Leaders of the Winona Area Public Schools Board of Education and the Winona Education Association said this week that both sides continue to work together in a creative, collaborative fashion toward a contract agreement that is good for the financial stability of the district, rewarding for longtime educators and enticing for prospective teachers.
WEA lead negotiator Linda Pfeilsticker, a social studies teacher who has been involved in contract negotiations for more than 20 years, said this is the best atmosphere she can remember for negotiations.
“Hands down, this has been the most collaborative negotiations environment we’ve had for a significant amount of time,” Pfeilsticker said.
Nancy Denzer, chair of the school board, said the sessions have been productive since they began in the summer, and they continue to be productive throughout the fall.
The goal, both sides said, is not just to come to an agreement for the sake of an agreement, but one that will benefit the district for years to come. Most of the language is finalized, and the sides are close on minor changes to the salary format.
“We are looking at this as a legacy contract,” said Pfeilsticker, one of several veteran teachers in the district. “There’s a concern from some of our members, that we’re not going to be around here forever. Who will be replacing us? We don’t want the community to lose out.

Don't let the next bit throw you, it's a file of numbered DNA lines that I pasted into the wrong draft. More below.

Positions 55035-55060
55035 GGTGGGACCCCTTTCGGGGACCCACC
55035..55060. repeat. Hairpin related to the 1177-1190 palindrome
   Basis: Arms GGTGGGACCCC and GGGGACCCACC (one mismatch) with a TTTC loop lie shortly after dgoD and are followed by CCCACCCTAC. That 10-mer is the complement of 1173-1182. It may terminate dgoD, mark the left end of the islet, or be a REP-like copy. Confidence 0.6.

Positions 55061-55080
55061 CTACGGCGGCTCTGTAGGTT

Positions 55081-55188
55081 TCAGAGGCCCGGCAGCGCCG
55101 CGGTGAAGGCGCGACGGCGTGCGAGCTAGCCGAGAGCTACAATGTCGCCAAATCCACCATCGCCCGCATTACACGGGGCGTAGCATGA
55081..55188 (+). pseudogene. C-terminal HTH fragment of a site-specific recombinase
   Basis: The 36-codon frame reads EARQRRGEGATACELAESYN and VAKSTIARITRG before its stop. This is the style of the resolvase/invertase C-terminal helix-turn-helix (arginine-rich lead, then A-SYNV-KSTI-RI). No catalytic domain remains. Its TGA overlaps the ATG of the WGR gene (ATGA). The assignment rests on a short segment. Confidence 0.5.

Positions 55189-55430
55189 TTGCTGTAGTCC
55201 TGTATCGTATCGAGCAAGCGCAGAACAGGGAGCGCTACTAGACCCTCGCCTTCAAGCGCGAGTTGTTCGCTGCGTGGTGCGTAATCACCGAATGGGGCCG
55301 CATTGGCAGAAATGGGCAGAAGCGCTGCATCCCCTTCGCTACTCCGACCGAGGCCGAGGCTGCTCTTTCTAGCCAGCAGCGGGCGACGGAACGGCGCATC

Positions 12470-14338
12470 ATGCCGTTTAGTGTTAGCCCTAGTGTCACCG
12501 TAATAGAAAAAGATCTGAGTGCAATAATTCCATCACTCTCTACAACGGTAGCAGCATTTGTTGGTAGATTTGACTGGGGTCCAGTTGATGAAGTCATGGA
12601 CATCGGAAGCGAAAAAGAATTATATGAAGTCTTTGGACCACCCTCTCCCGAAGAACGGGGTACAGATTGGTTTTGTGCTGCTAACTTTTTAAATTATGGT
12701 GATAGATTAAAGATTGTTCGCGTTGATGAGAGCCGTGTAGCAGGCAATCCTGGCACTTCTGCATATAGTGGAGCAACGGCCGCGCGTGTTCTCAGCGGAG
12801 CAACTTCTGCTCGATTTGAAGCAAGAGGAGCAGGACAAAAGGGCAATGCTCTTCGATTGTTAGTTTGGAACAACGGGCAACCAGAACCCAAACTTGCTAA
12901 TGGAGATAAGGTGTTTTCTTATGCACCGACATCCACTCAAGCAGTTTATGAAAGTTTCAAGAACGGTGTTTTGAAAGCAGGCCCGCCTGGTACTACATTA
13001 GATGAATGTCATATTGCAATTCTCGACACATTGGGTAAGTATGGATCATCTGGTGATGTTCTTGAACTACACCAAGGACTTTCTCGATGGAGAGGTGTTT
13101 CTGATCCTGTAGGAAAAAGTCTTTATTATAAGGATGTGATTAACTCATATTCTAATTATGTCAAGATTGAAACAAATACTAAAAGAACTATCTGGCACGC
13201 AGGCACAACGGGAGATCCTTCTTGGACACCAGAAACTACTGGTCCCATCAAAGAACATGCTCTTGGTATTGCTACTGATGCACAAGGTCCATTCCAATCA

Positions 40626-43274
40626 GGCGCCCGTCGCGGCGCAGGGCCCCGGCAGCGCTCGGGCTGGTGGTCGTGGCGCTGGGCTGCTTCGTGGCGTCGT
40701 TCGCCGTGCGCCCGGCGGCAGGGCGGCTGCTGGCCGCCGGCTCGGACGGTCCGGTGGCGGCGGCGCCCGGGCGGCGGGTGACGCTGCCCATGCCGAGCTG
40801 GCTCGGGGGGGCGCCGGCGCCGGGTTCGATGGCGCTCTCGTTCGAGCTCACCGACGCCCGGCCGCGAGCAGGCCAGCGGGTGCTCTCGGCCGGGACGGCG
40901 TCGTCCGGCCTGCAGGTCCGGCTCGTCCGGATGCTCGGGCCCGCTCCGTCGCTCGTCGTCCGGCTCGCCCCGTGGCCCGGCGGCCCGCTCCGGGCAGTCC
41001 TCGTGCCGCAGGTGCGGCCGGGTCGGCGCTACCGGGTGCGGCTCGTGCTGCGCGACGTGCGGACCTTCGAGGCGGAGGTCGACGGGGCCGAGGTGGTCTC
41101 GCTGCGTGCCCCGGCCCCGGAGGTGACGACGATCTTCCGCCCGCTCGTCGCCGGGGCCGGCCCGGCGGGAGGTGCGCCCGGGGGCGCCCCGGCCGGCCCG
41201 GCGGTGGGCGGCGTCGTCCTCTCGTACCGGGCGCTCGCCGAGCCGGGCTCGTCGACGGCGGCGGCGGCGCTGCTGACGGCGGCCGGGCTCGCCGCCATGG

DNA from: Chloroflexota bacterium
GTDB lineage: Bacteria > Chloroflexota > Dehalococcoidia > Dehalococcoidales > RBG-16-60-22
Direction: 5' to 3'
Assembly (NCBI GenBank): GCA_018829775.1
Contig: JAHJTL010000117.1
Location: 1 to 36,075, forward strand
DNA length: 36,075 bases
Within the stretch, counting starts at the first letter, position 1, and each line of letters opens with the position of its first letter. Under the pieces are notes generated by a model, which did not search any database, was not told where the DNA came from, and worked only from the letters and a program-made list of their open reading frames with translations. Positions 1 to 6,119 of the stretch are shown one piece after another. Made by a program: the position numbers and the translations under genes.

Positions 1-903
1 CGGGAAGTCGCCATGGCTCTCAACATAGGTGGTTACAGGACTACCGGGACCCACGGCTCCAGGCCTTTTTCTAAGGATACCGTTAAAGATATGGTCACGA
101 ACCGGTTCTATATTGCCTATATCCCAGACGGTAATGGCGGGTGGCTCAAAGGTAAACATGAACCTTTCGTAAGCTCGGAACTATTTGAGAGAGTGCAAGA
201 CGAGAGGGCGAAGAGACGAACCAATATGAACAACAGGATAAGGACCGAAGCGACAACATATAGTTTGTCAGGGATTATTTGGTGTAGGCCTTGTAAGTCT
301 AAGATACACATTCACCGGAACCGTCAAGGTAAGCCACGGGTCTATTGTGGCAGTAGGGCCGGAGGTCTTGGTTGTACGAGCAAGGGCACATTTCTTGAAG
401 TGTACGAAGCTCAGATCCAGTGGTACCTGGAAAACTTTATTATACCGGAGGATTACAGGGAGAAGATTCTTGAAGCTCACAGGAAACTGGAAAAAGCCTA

“We’ve been able to put highly qualified teachers in front of our students, and our curriculum is a reflection of that quality.”
Both sides hope that the contract will help with recruiting and retaining teachers — a problem throughout Greater Minnesota — by raising entry level salaries so they are more in line with comparable districts around the state. They also hope to improve the benefit package for part-time teachers, roles that are becoming more common in districts around the country as public education evolves.
The contract also needs to be fiscally responsible, not just for the current contract cycle, but into the future, a fact that both sides recognize. Denzer said the board is hopeful to have an agreement in place before it begins the budgeting process for the 2020-2021 school year.
Both sides lamented the fact that many of the discussions have centered around issues that would easily be solved with adequate state funding, especially when it comes to special education services and increases to the general education formula. The special education cross-subsidy, the amount the district needs to pay to cover unfunded state mandates, was $1,225.26 per pupil in 2017 in WAPS, the fourth-highest amount in the state.
Teachers have been the backbone of the district since its founding a month before the Civil War in 1861, from those making $20 a month in the Reconstruction Era to the experienced, educated and dedicated workforce of today. Seventy percent of today’s WAPS teachers hold an advanced degree and nearly 90 percent have three or more years of experience — both well above the state average.
“The board has been very supportive and appreciative of the outstanding teachers that we have in this district,” Denzer said. “We have been consistent advocates for making sure our teachers have everything they need to meet the needs of all learners in our community.”